Given the review committee’s limitations, only the grievances of those persons with political connections to the central government were likely to be heard. Further, even with political pressure from the central government and a favorable advisory opinion by the review committee, Tamil Nadu detained Vaiko for over four months without charge, and an additional fourteen months after charging him before granting bail.

Impact and repeal

Once the Act came into force, many reports surfaced of the law being grossly abused.[10] POTA was alleged to have been arbitrarily used to target political opponents. Only four months after its enactment, state law enforcement officers had arrested 250 people nationwide under the Act, and the number was steadily increasing. A mere eight months later, seven states where POTA was in force, had arrested over 940 people, at least 560 of whom were languishing in jail. Several prominent persons like Vaiko were arrested under the act.[11]

On 7 October 2004, the Union Cabinet under UPA government approved the repeal of the act.[12] The act was repealed by passing Prevention of Terrorism (Repeal) Act, 2004. NDA asked UPA to introduce the Act again, but Congress criticized it and did not pass the Act.[13]

Prominent POTA cases

See also


  1. Cite error: Invalid <ref> tag; no text was provided for refs named POTA 2002 - long title, etc
  2. "POTA (amendment) Act 2003". Retrieved 31 July 2012.<templatestyles src="Module:Citation/CS1/styles.css"></templatestyles>
  3. "It's Not POTA. Yet". 21 March 2002. Retrieved 28 July 2010.<templatestyles src="Module:Citation/CS1/styles.css"></templatestyles>
  4. "POT Bill passed by joint session of Parliament". 26 March 2002. Retrieved 31 July 2012.<templatestyles src="Module:Citation/CS1/styles.css"></templatestyles>
  5. "President summons joint sitting of Parliament". The Economic Times. PTI. 22 March 2002. Archived from the original on 5 November 2013. Retrieved 31 July 2012.<templatestyles src="Module:Citation/CS1/styles.css"></templatestyles>
  6. "782 MPs await novel joint session". The Economic Times. TNN. 23 March 2002. Retrieved 31 July 2012.<templatestyles src="Module:Citation/CS1/styles.css"></templatestyles>
  7. Press Information Bureau Prevention of Terrorism Act, 2002 Retrieved on 30 June 2008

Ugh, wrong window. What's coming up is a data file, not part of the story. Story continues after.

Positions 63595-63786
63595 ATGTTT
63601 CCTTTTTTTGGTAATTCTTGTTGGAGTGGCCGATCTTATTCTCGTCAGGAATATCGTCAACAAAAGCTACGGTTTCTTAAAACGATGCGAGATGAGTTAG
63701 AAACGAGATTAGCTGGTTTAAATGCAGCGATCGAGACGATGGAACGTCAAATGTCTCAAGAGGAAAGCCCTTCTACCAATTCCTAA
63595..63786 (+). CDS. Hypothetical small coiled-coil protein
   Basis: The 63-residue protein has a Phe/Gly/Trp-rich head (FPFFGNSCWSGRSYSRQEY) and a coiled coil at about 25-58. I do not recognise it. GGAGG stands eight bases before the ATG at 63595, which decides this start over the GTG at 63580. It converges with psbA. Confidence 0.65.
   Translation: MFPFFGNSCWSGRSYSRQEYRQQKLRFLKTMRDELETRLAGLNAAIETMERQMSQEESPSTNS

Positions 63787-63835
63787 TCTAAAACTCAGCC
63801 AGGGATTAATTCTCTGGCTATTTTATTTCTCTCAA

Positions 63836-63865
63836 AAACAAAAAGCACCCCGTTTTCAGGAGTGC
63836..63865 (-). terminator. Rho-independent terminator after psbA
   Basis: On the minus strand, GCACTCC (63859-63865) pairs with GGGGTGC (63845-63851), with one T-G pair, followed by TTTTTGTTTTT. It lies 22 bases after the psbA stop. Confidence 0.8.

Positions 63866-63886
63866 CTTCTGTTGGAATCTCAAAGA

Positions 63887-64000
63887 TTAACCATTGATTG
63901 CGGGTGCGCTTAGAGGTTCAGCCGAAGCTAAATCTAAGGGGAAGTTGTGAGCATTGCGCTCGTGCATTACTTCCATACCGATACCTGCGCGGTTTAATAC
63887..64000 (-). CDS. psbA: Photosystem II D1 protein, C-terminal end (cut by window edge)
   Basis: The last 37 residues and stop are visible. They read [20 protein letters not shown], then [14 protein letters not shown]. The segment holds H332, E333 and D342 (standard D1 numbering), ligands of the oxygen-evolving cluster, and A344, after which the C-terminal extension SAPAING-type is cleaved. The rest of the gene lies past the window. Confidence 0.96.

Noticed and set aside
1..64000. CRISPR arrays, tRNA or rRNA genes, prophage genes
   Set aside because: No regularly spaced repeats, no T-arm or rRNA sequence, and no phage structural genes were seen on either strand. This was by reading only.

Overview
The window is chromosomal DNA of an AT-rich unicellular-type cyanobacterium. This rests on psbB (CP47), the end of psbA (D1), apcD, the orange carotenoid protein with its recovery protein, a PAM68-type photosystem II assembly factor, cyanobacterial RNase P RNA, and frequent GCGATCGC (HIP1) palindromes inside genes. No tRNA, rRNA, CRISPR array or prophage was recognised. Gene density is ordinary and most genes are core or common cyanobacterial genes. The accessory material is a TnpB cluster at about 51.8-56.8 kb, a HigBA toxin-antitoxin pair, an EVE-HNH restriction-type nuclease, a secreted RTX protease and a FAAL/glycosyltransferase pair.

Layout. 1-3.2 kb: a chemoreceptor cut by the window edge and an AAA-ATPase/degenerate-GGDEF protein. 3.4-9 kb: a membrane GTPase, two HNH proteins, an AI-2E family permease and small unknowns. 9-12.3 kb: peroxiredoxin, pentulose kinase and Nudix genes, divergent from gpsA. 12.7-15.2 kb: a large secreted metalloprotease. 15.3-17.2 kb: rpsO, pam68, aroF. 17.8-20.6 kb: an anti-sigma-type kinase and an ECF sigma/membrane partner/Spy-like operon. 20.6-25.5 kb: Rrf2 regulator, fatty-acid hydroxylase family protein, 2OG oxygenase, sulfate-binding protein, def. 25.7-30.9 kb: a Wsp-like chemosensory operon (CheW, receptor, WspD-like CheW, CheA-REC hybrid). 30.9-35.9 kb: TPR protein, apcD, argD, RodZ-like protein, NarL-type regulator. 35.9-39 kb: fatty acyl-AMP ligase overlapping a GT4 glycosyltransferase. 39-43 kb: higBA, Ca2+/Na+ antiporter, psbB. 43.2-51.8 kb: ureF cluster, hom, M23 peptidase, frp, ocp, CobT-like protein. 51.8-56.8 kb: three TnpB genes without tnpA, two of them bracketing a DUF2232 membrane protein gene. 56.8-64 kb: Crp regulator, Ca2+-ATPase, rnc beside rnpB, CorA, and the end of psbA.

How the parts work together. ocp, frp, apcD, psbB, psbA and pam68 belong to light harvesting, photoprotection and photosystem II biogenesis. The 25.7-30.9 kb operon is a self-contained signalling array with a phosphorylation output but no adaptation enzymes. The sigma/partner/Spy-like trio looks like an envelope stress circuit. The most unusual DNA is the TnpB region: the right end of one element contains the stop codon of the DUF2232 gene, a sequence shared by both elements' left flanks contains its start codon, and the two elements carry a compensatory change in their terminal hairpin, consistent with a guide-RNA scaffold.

8. Its goodbye to POTA Retrieved on 10 July 2007
  9. 9.0 9.1 9.2 "Archived copy". Archived from the original on 21 May 2014. Retrieved 19 June 2013.CS1 maint: archived copy as title (link)<templatestyles src="Module:Citation/CS1/styles.css"></templatestyles>
  10. Kalhan, Anil; et al. (2006). "Colonial Continuities: Human Rights, Antiterrorism, and Security Laws in India". 20 Colum. J. Asian L. 93. SSRN 970503. Cite journal requires |journal= (help)<templatestyles src="Module:Citation/CS1/styles.css"></templatestyles>
  11. 11.0 11.1 "SP condemns Vaiko's arrest under Pota". The Times Of India. 13 July 2002.<templatestyles src="Module:Citation/CS1/styles.css"></templatestyles>
  12. Asian Center for the Progress of Peoples Appeal Updates Script error: No such module "webarchive". Retrieved 9 July 2007
  13. "UPA faulted by repealing POTA". Times of India. Retrieved 19 June 2013.<templatestyles src="Module:Citation/CS1/styles.css"></templatestyles>
  14. " TN police arrests MDMK leader Vaiko".<templatestyles src="Module:Citation/CS1/styles.css"></templatestyles>
  15. Frontline Targeting Geelani Retrieved on 7 July 2007
  16. "POTA pins down Geelani".<templatestyles src="Module:Citation/CS1/styles.css"></templatestyles>
  17. "The Arrest Of Syed Ali Shah Geelani - Jun 10,2002".<templatestyles src="Module:Citation/CS1/styles.css"></templatestyles>
  18. "BJP demands revocation of Pota on Raghuraj Singh". The Times Of India. 28 January 2003.<templatestyles src="Module:Citation/CS1/styles.css"></templatestyles>
  19. "POTA slapped on Raja Bhaiya, Akshay Pratap Singh".<templatestyles src="Module:Citation/CS1/styles.css"></templatestyles>

External links